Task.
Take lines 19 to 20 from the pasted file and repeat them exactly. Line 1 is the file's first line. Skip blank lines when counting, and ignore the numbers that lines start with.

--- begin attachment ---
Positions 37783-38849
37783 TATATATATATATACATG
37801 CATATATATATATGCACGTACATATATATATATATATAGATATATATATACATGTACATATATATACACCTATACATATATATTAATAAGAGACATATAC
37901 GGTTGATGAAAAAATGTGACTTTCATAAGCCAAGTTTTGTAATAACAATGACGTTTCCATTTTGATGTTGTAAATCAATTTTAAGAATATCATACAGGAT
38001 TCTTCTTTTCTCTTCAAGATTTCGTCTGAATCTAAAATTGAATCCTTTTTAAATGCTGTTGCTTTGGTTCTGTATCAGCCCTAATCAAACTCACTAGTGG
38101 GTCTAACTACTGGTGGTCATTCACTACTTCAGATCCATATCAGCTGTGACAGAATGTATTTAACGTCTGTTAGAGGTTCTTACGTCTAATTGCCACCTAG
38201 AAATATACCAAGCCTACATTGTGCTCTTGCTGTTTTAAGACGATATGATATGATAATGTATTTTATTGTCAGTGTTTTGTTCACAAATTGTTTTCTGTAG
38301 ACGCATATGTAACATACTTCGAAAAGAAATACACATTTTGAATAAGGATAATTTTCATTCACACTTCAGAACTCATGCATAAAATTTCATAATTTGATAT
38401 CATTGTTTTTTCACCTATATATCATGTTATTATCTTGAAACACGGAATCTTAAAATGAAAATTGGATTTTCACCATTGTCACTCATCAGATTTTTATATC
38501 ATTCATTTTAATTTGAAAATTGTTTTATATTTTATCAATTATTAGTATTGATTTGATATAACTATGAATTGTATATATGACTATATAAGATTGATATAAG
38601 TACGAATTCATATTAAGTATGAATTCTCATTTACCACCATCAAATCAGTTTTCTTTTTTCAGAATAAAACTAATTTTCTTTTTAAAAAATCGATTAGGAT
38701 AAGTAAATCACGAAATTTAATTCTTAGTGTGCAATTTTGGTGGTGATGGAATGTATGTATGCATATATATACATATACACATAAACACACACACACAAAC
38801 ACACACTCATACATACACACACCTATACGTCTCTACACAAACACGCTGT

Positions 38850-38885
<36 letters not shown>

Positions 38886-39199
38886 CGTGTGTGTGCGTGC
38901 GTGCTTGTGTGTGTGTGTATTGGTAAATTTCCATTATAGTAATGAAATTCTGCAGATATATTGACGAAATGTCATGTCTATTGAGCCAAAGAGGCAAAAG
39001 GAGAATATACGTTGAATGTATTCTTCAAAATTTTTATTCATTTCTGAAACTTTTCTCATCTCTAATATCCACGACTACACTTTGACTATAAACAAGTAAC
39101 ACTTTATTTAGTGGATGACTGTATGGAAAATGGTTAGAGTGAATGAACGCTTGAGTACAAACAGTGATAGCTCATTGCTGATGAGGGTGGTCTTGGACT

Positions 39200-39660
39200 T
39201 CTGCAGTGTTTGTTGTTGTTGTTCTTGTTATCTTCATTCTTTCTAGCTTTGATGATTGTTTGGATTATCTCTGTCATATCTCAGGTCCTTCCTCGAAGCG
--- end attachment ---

39001 GAGAATATACGTTGAATGTATTCTTCAAAATTTTTATTCATTTCTGAAACTTTTCTCATCTCTAATATCCACGACTACACTTTGACTATAAACAAGTAAC
39101 ACTTTATTTAGTGGATGACTGTATGGAAAATGGTTAGAGTGAATGAACGCTTGAGTACAAACAGTGATAGCTCATTGCTGATGAGGGTGGTCTTGGACT